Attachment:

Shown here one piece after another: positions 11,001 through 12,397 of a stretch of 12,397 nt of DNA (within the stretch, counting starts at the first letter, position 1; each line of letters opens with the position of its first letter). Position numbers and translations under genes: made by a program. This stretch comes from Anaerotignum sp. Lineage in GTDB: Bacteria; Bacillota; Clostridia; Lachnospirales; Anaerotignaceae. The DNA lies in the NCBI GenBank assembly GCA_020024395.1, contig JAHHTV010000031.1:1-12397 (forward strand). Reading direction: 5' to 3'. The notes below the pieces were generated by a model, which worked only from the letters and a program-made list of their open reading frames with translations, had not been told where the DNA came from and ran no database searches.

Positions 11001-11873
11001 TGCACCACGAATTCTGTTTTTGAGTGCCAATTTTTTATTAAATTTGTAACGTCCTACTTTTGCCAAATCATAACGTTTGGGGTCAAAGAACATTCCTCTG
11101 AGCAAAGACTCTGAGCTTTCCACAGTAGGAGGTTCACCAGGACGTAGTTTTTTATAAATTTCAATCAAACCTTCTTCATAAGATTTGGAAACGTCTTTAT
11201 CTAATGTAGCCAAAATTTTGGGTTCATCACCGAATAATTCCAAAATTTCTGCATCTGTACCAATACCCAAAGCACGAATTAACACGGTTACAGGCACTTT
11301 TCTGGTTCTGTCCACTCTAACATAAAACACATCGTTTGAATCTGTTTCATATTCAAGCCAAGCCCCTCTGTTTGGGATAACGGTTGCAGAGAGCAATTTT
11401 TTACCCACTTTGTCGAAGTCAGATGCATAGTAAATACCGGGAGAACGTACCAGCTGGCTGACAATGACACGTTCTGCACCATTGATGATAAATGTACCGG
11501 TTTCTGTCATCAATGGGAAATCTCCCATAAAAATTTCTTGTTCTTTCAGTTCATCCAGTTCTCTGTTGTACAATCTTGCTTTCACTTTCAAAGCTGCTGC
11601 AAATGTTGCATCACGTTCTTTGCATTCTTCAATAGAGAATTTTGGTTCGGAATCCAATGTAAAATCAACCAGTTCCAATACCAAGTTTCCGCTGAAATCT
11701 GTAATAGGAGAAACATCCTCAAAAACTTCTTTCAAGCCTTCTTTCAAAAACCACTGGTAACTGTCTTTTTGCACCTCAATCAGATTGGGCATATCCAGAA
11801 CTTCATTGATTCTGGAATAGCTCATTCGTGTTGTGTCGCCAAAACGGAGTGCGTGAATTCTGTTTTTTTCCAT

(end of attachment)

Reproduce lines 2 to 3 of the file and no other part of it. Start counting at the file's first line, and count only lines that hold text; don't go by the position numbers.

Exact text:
Positions 11001-11873
11001 TGCACCACGAATTCTGTTTTTGAGTGCCAATTTTTTATTAAATTTGTAACGTCCTACTTTTGCCAAATCATAACGTTTGGGGTCAAAGAACATTCCTCTG